The Benham Falls area includes lots of whitewater, and whatever you do don’t try to boat through these falls, which can be deadly.

Upper Deschutes River

This area has many types of water and many sub-sections. ODFW currently allows seasonal fishing from late May through September with limited harvest opportunities for various species found here.

From Wickiup Reservoir down to Benham Falls, the river can provide some excellent fishing for brown trout, including some in the 10-pound range. These fish-eating predators often strike lures or streamer flies that look like small fish. They tend to be in slower, deeper water and under cut banks.

This section also has the redside rainbows found throughout the Deschutes system, and they tend to like current a bit more than the browns. You might find an occasional brook trout here, but look upriver for more of those. And there are whitefish.

Between Wickiup and Crane Prairie reservoirs, there are some very nice brown trout that move in and out of Wickiup to spawn and feed. This section also serves as spawning grounds for various fish, including Wickiup’s tremendous kokanee population.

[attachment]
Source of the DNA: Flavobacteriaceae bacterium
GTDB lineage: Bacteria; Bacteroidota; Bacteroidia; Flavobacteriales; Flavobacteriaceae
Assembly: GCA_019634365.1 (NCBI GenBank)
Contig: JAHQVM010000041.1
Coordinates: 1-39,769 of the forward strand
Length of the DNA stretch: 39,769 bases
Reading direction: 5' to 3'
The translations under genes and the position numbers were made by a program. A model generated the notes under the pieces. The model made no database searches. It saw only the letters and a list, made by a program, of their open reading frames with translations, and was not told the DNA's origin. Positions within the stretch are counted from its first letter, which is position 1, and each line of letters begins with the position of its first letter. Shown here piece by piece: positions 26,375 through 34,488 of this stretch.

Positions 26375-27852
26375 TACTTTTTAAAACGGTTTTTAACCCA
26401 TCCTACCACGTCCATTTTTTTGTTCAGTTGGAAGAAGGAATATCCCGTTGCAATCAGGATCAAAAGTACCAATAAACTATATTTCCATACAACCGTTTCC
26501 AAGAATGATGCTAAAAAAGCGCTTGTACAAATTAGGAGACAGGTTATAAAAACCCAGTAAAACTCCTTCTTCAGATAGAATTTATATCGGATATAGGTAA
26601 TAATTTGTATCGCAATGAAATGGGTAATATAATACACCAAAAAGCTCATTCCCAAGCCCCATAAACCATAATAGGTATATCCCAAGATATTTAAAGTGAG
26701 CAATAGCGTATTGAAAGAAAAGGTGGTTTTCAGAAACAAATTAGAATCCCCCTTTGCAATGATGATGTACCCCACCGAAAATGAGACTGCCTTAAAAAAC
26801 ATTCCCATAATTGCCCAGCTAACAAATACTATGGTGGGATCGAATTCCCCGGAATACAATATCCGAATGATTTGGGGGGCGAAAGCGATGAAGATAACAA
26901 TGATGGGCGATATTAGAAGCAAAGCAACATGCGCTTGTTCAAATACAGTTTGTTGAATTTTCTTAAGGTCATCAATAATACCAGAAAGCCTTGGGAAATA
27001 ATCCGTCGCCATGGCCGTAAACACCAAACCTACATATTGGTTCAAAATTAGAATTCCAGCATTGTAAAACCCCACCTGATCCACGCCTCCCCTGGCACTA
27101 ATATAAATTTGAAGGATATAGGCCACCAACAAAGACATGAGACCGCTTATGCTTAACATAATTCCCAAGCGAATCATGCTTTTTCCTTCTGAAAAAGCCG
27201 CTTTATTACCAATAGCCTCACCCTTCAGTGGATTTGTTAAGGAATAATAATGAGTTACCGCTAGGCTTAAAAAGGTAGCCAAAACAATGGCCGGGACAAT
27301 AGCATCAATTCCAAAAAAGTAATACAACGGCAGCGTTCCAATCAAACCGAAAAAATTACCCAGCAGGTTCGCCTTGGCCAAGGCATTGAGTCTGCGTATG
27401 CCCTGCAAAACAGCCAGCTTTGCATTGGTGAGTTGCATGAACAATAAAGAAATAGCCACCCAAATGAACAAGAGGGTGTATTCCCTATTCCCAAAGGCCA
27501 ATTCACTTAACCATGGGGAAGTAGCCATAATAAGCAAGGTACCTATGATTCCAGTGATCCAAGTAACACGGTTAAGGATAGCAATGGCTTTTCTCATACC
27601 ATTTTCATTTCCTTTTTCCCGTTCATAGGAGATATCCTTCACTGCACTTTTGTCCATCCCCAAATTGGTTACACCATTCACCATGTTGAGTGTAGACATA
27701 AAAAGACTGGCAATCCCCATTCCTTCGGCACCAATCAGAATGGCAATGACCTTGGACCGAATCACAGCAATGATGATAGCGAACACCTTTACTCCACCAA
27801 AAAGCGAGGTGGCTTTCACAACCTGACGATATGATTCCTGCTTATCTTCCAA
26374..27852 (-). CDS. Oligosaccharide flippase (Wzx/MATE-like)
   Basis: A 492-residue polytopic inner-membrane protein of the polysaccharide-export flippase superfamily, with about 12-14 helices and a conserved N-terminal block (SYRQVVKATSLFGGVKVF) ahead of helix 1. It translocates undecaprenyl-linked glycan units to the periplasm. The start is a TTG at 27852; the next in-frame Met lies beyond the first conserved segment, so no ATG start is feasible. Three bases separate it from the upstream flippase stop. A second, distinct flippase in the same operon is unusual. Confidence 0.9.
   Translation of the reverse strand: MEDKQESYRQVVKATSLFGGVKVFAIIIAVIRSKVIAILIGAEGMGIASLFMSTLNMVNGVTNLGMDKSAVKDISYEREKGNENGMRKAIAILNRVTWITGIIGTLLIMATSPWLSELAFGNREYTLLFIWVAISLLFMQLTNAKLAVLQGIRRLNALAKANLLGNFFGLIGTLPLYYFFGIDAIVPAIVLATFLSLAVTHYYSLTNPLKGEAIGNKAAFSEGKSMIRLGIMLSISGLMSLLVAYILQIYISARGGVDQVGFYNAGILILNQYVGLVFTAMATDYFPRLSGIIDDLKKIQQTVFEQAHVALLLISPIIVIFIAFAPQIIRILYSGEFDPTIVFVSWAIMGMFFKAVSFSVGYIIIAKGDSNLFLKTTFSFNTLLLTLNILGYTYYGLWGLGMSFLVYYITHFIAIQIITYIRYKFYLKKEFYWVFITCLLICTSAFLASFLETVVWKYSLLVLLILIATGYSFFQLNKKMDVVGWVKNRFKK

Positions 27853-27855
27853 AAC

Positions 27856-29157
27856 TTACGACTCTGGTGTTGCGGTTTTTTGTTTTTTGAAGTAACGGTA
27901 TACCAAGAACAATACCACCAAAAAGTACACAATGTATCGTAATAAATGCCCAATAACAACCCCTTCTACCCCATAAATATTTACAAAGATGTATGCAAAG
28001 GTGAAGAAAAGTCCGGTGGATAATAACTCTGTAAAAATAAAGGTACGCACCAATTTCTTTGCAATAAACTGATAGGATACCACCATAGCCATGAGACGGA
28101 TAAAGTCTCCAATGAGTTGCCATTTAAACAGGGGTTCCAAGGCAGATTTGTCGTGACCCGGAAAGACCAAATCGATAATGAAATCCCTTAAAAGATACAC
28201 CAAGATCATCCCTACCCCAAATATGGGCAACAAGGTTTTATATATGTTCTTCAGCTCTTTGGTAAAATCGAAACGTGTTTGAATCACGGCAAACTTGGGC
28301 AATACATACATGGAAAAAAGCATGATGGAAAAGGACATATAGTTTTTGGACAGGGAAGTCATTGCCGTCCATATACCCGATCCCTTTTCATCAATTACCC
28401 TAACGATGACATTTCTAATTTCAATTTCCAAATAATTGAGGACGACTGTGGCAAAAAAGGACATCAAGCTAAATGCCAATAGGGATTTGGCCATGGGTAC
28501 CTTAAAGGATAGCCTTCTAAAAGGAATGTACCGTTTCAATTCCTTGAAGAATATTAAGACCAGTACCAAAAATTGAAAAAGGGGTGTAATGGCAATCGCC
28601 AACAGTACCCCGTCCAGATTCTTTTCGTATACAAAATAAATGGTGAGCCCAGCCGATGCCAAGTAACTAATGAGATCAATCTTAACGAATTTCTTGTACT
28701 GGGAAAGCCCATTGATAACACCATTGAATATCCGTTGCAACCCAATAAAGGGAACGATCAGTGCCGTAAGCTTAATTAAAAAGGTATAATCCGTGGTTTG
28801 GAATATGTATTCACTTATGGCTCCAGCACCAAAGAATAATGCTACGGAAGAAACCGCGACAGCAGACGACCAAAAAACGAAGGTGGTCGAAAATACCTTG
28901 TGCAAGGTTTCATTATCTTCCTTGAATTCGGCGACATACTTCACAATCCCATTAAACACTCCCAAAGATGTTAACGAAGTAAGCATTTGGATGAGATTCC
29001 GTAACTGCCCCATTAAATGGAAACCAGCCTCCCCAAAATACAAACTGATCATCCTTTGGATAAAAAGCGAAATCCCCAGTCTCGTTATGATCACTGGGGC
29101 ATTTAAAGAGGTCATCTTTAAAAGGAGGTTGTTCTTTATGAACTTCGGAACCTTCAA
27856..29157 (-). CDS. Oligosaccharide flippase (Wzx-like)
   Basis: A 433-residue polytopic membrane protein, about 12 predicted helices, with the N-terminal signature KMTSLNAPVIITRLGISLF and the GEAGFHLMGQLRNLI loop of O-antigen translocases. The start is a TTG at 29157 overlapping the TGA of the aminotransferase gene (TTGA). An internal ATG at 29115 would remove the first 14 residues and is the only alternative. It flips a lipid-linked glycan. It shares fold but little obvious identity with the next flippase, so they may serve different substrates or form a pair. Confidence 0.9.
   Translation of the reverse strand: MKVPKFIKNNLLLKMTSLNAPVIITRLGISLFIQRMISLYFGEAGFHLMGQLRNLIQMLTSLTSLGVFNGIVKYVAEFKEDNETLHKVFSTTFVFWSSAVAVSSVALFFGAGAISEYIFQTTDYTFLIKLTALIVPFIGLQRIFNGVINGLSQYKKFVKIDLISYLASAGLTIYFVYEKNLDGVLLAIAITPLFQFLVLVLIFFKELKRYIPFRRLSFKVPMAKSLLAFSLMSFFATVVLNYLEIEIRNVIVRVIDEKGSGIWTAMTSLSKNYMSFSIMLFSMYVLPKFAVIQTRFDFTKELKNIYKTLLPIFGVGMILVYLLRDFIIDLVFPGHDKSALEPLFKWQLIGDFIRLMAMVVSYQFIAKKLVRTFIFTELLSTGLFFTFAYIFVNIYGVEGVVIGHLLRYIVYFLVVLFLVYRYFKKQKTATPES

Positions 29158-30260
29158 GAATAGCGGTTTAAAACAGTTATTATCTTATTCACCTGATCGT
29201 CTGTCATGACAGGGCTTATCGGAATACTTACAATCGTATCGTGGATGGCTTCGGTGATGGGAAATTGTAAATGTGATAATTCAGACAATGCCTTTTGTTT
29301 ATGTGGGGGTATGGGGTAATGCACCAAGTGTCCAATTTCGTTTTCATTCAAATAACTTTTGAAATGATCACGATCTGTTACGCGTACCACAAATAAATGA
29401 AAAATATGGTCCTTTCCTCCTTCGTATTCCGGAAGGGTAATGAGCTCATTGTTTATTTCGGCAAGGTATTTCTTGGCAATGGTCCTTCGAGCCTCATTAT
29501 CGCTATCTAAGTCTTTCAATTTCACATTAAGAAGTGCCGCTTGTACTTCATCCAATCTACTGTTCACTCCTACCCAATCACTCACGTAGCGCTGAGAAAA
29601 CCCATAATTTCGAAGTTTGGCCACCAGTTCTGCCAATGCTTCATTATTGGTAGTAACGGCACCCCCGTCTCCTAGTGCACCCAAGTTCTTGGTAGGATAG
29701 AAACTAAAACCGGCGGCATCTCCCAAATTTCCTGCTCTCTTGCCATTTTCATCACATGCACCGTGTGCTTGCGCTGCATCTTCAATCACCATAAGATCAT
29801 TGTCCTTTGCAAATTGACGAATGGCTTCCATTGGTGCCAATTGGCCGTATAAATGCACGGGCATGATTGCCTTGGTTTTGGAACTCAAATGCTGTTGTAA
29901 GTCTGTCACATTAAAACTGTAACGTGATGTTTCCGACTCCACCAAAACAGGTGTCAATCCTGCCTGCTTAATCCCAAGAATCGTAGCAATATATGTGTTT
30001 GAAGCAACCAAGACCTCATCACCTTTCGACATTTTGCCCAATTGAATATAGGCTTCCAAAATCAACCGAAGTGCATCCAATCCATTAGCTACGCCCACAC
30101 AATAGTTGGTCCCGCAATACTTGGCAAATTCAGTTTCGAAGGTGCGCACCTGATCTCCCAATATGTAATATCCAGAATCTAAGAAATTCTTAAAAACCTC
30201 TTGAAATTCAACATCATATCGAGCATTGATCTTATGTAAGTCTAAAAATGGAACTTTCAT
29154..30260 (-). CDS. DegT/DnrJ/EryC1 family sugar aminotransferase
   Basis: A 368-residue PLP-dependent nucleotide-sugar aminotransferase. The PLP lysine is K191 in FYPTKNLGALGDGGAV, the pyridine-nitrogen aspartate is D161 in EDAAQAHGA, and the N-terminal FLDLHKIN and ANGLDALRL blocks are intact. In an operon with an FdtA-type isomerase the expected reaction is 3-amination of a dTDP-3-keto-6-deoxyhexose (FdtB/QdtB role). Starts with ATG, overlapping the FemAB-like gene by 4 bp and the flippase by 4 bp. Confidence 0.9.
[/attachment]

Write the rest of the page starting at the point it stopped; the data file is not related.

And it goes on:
The very upper section of the Deschutes, from its beginnings in Little Lava Lake to where it flows into Crane Prairie Reservoir, is primarily fished for native redside rainbow trout and non-native Eastern brook trout.

This is a pleasant place to spend the day fishing with good action and not too crowded conditions in crisp mountain air. This is a smaller stream, with some rushing whitewater sections as well as some meandering meadow parts.

The fish do tend to run small in this high-mountain habitat, most running not much over 10 inches and plenty of them smaller. There are modest harvest limits, at this writing two per day for any trout or kokanee at least 8 inches in length.

There are some bigger fish around, though. The state’s record brook trout, weighing nearly 9 and a half pounds, came from the upper reaches of the Deschutes River.

There also are whitefish and some kokanee that run upstream from Crane Prairie to spawn.

Resources

ODFW weekly recreation report and regulation updates
ODFW annual fishing regulations
National Weather Service forecasts


Photos courtesy of River Runner Outfitters